The past several weeks have been some of most pressured weeks in my life.
I have been trying to balance the pressures of teaching a three-hours-a-day Intersession course, my duties as an administrator, a series of emergencies to do with the deaths of a couple of close friends, along with trying to sustain some kind of prayer life, all the time nursing a nasty viral cold.
It’s been a pressured time.
We’ve all had similar seasons in our lives, sometimes lasting for years, not just for a couple of weeks.
Sometimes the pressures of life simply put us on a treadmill from which, for a while at least, there is no stepping off. What happens at those times is that we tend to beat ourselves up for getting caught in that situation. Frequently too friends and spiritual directors join in, berating us for not taking better care of ourselves, for not saying no to more things, and for not having the discipline to schedule regular prayer, exercise, and leisure into our lives.
Their challenge is not without merit. We do need to take care of ourselves, and it is not always a virtue to respond to every need that presents itself.
But that being said, it also needs to be said that sometimes, perhaps most of the time, the pressures of life, those duties and demands that rob us of leisure and rest and time for formal prayer, are not necessarily a bad thing. There is a fasting and prayer too, by conscription.
Jesus, the Gospels tell us, once went into the desert for 40 days and 40 nights, taking no food and no nourishment. He fasted.
In essence, what this says is that he deprived himself of the normal comforts and supports of ordinary human life. He voluntarily submitted to an asceticism designed to help move him to a deeper level of understanding, love, and maturity (the purpose of all voluntary asceticism). He actively sought out the desert.
Sometimes, however, the desert finds us.
Whenever a season of our life is so full of pressure so as to deny us the normal comforts and supports of ordinary life, then we too are in the desert and afforded the opportunity to use that deprivation as an asceticism that can help move us to a deeper level of understanding, love, and maturity; except in our case the asceticism is conscriptive, rather than freely chosen.
Former spiritualities tried to teach this through a concept they called living out our duties of state. In an oversimplification, the idea was this: God puts us on this earth not just for leisure and enjoyment, but also to serve others and to give our lives over in unselfish duty.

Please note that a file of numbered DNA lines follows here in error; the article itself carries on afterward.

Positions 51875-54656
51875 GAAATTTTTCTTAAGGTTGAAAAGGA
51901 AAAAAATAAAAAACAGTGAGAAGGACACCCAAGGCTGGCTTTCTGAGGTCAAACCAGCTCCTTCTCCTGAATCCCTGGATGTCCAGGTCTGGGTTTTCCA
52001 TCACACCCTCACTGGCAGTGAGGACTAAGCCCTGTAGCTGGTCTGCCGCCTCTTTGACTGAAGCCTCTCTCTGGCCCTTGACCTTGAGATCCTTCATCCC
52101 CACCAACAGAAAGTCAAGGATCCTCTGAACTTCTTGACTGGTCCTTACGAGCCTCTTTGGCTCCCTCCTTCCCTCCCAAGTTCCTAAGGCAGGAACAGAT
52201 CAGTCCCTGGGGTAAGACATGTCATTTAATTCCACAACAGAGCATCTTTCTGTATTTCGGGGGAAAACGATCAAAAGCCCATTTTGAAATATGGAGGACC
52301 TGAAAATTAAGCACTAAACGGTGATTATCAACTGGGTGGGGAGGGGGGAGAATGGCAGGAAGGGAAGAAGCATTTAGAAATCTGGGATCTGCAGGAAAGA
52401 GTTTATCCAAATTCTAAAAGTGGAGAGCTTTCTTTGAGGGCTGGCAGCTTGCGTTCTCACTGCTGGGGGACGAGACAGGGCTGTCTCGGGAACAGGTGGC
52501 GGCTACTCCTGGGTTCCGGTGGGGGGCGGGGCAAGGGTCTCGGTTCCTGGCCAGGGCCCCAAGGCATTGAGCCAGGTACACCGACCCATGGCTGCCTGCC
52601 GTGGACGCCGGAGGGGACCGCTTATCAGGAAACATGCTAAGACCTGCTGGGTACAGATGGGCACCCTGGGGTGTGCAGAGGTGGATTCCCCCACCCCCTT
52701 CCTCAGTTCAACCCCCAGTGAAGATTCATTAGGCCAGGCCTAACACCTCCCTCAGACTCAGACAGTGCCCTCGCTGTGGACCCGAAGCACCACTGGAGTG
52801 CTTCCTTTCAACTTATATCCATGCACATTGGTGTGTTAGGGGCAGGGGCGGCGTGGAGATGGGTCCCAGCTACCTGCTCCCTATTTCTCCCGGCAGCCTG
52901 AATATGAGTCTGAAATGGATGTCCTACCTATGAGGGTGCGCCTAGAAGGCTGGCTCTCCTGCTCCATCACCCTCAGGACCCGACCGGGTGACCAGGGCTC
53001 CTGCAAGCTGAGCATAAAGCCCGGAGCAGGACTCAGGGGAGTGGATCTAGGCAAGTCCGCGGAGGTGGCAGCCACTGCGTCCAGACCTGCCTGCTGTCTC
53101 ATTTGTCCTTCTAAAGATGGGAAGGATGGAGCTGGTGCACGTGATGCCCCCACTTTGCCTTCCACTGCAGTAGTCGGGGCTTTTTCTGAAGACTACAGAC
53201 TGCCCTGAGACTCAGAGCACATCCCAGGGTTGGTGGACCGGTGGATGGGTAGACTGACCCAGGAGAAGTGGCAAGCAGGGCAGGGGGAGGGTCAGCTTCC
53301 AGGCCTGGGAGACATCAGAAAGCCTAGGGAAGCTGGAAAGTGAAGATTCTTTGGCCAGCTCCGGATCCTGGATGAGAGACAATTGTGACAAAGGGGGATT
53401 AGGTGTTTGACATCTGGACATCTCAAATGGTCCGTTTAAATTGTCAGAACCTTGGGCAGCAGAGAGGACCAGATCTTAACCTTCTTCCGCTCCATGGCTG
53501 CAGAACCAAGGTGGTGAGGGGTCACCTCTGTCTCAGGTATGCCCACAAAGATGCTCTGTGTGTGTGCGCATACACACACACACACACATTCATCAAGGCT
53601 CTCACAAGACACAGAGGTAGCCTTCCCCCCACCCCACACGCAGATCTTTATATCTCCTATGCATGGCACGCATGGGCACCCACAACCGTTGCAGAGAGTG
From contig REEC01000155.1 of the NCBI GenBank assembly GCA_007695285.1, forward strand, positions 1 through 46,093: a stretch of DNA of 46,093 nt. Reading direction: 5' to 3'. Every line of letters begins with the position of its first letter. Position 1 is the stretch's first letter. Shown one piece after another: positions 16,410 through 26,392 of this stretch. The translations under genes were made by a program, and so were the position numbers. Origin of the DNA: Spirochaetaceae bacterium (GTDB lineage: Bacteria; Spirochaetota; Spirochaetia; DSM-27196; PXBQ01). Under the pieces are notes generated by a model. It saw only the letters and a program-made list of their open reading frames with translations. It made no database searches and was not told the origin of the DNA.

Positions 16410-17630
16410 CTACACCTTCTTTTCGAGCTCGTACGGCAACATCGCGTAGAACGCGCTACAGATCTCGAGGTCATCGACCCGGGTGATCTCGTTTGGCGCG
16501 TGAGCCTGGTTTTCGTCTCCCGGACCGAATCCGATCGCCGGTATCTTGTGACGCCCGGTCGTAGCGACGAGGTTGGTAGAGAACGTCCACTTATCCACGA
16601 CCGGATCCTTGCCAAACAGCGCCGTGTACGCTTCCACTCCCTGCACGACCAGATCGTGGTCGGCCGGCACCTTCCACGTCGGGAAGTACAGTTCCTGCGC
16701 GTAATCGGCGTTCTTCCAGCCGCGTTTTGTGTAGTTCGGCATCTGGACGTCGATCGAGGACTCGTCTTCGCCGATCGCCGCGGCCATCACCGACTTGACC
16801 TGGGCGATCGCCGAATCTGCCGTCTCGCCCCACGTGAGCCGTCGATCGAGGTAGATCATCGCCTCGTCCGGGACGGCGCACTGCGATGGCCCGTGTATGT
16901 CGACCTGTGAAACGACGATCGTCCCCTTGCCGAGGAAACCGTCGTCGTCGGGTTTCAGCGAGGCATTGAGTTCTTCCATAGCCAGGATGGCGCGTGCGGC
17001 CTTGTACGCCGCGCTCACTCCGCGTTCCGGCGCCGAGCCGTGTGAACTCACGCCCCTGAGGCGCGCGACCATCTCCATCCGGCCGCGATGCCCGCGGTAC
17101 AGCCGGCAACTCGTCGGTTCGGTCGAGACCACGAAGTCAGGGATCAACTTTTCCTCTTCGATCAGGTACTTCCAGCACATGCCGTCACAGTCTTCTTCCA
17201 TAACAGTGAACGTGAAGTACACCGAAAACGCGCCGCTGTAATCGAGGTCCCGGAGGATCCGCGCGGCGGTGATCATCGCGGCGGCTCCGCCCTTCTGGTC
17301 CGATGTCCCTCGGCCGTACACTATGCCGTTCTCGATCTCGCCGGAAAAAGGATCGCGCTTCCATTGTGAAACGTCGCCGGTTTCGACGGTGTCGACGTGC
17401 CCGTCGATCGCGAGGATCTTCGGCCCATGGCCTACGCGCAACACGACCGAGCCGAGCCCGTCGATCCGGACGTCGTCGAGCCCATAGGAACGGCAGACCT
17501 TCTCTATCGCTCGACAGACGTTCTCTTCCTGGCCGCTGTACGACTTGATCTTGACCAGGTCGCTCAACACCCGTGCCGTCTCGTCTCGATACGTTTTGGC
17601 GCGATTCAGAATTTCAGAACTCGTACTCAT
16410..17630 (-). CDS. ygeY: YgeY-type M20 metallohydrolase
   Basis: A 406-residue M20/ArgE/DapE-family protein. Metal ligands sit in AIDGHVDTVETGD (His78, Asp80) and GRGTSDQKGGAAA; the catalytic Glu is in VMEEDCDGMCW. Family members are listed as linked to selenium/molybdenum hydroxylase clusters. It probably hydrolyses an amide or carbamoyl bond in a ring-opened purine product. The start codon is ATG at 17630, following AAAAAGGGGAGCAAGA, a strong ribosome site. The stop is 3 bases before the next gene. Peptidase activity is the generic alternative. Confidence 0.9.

Our private happiness, and indeed our private sanctity, is not our highest goal.
Once we accept this and begin to give our lives over in service, the duties innate within marriage, family, vocation, church, society, and the needy will, at times, consume us in ways that can for long periods of time take away our freedom, our leisure, our rest, and even our time to pray as we ideally should.
But that response to duty is also a healthy asceticism, albeit a conscriptive one, which can do for us the very things that private prayer and voluntary fasting can do, namely, push us beyond a self-centered life.
After the desert
Biblically, this is captured in Jesus’ remark to Peter at the end of John’s Gospel: After Peter had three times affirmed his love and commitment, Jesus turned to him and said: “Up to now, you have gird your belt and walked wherever you wanted to go, but now, after this commitment, others will put a belt around you and take you where you would rather not go.”
What Jesus is telling Peter is that the duties that will now follow upon his commitment of faith and love will rob him not just of his leisure and his own plans for his life, but ultimately too they will rob him of his freedom and his very life.
Duty can do that, and often does.
I know a woman whose children are now grown who once confessed to me that, while her children were toddlers, she sometimes went through long periods when she could not even carve out sufficient time for herself to go to the bathroom, not alone find time for leisure or time to pray or sit in solitude.
Today she is one of the most unselfish and prayerful persons I know. Obviously her time in the desert of her own home, her feet held to the fire by duty, fasting by necessity from ordinary leisure, did for her what the desert did for Jesus and what the conscriptive rope did for Peter.
Unwelcome pressure, tiredness that we haven’t the luxury to address, and duties that take us beyond our own agendas, if accepted without resentment, can function as God’s conscriptive, ascetical hook, taking us, as if against our own will, to deeper and more mature places.